ACADEMIC certificates no longer guarantee graduates a good head-start in the workforce. Most Chinese youngsters believe that their future is very much determined by their appearance.
“Undergo cosmetic surgery before seeking a job”, “Earn a living with your face” and “Face value is justice” have become catchphrases among school-leavers in recent years.
“There is nothing wrong with achieving a different look. Nobody would not want to be beautiful,” Internet user Piao commented on a Baidu chat group.
“Studying hard and behaving well are no longer the only core duties of students. They must also learn to maintain a good look to prepare for the working world,” another responder wrote.
There is a trend in China where students rush to change their looks during the long summer and winter holidays.
Industry players are more than happy to cash in and have launched “attractive packages” specially catering for students during these seasons.
Among the popular treatments favoured by students are hyaluronic acid and botox injections. Only about 40% of them opt to go under the knife.
But what is disturbing is that those who seek cosmetic surgery for beautification purposes are getting younger each year.
According to the National Health Report 2016 by jk.cn, China’s biggest online consultation platform on health subjects, among those who sought its advice on cosmetics-related issues last year, 6% were secondary school students.
“Some eight million Chinese have undergone the knife to change their appearance and about half of them were students,” Chinese Association of Plastics and Aesthetics vice-president Wang Yongan told huanqiu.com.
About 80% of them were women below 30, who spent on average between 5,000 yuan and 10,000 yuan (RM3,145 and RM6,290) for a new look, he added.
When I was in Xian, an ancient capital in Shaanxi province where Qin Shi Huang – the first Emperor of China – built his empire more than 2,000 years ago, I spotted taxis displaying advertisements on cosmetic surgery for high school students on the LCD screen on top of the vehicles.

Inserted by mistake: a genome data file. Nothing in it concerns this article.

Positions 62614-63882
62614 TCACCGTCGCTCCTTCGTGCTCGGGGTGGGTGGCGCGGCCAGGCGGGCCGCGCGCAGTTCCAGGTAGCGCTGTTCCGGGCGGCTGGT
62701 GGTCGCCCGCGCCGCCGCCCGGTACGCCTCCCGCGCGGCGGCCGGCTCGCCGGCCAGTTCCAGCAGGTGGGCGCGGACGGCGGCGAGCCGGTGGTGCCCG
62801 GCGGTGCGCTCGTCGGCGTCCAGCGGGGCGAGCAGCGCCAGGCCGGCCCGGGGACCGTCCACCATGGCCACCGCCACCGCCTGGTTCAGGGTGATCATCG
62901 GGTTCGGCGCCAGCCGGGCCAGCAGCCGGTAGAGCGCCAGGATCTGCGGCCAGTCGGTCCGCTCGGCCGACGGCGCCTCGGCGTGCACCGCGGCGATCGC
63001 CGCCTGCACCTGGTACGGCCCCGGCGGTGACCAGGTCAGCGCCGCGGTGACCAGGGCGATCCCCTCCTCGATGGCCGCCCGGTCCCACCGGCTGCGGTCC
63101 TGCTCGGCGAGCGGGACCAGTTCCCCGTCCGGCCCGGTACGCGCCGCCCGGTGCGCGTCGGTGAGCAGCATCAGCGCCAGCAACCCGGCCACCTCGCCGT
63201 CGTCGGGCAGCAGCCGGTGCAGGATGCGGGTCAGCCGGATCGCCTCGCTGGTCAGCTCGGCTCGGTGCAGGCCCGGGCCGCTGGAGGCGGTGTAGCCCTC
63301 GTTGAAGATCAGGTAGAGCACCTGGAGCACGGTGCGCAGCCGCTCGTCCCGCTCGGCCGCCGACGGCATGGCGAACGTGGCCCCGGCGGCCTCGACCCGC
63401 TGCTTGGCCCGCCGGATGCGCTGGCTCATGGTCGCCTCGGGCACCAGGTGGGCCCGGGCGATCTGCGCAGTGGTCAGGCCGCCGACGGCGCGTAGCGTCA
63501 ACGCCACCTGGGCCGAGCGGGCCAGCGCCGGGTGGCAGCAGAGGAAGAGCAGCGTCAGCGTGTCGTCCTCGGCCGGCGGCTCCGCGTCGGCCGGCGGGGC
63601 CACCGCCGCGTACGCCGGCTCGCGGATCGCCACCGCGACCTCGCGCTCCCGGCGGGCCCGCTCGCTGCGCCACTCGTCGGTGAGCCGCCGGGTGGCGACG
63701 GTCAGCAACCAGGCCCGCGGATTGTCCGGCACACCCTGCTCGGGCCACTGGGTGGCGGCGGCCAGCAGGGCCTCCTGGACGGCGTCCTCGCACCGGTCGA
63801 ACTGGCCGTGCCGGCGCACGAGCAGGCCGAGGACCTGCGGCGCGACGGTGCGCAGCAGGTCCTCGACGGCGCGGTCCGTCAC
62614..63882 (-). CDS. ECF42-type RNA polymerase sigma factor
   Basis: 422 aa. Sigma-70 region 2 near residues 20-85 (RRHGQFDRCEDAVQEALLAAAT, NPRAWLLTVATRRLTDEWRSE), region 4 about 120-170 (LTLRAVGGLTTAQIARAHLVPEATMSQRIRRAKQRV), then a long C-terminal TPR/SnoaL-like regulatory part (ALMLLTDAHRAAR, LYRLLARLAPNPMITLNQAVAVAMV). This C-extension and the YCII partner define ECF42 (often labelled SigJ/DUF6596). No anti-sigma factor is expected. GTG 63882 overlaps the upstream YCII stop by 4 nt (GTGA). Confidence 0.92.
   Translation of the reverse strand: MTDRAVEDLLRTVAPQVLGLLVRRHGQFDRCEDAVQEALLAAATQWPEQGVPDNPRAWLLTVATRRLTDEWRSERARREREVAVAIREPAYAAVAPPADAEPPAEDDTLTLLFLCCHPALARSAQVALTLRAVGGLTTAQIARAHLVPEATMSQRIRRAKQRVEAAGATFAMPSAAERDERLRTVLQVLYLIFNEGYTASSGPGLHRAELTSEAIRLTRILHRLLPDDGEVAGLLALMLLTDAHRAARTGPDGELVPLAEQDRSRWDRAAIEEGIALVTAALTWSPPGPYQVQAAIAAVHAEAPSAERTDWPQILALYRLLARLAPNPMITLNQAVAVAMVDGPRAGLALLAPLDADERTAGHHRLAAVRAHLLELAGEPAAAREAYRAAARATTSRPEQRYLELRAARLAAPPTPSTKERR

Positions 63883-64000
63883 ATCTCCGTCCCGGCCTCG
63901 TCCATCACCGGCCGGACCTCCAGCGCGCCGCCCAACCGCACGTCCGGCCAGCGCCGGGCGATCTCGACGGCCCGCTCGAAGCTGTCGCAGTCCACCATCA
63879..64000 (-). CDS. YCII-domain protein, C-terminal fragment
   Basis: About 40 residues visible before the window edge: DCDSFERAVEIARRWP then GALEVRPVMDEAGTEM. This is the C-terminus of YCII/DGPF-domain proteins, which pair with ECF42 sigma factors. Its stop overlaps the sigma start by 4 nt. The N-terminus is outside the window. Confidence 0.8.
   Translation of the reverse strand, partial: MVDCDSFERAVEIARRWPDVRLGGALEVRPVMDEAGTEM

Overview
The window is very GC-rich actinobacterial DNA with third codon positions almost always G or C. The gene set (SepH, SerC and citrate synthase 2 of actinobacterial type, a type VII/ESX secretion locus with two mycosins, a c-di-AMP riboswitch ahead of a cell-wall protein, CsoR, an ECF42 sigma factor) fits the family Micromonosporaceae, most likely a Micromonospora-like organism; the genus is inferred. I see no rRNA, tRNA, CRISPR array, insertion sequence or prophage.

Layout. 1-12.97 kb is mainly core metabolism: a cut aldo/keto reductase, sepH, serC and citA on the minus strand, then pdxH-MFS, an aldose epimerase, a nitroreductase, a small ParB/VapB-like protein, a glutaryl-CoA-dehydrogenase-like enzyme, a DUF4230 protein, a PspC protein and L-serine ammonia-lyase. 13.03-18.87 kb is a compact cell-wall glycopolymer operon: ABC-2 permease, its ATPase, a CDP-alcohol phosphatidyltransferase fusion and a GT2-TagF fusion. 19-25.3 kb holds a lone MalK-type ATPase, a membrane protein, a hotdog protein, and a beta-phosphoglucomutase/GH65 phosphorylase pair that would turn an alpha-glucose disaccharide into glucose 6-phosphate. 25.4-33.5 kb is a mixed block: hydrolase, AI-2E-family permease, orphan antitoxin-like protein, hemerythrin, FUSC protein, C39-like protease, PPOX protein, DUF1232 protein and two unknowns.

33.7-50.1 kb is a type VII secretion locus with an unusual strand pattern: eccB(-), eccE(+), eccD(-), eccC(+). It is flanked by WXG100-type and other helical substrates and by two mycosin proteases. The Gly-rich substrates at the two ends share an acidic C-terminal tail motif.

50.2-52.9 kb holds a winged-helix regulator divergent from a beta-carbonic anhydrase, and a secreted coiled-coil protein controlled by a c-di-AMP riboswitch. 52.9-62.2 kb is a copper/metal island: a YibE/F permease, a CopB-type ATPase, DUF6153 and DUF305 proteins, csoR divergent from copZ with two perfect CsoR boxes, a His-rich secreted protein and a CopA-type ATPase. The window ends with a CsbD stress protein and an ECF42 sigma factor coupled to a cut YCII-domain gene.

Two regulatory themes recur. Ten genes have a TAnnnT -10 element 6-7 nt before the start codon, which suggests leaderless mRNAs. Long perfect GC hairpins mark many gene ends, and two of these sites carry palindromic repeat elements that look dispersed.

Li Jie, a tourist who alighted from one of the taxis, said she did not have the courage to alter her look but would not discourage others from doing so.
“I have read news reports on many failed operations and I’m scared. Furthermore, I’m married and have a steady job,” said the woman in her late 20s, who is helping with her husband’s bakery business in Nanjing.
“But I don’t deny that cosmetic surgery is an investment, especially for those who want to enter the entertainment industry or marry a gao fu shuai (tall, rich and handsome – referring to a man perfect in every way).
“It’d be good if everyone could just have confidence in himself or herself, keep clean and be presentable, but that’s not the reality,” she added.
According to statistics, an average of seven million students graduate from higher educational institutions in China annually.
This year, China will see the passing out of a record high of 7.65 million graduates locally. Plus the 300,000 hai gui, a term referring to those who completed their studies and returned from overseas, there will be nearly eight million fresh faces with high academic qualifications in the labour market soon.
These youngsters will have a tough time competing among themselves as well as against experienced job seekers in the shrinking job market affected by the economy, which show signs of slowing down.
A student who had just completed her treatment, said a beautiful face was part of the strength to enhance her competitiveness during job interviews.
“If two interviewees have the same qualifications, I’m sure the prettier one will be hired and have a good head-start,” she added.
During the intake of students at various drama and film academies each year, photos of celebrity lookalikes are always a hot gossip topic among Internet users.
This has led to the belief that the interviewees have gone under the knife to resemble their idols, mostly big names in the industry such as Chinese actress Fan Bingbing, Hong Kong actor Louis Ku, South Korean Song Hye-kyo and Olympic gold medallist in diving Guo Jingjing.
But the definition of beautiful has changed over time. The latest trend is to look young and natural.
A “perfect face” with double eyelids, high nose bridge, thick lips and sharp jawline are no longer sought after by the youngsters, who prefer just a little touch-up, industry players revealed.
Doctors have reminded the public, especially teenagers, to think twice and consider all the risks and consequences before opting for surgery.
They say good make-up skills could also make one more beautiful.
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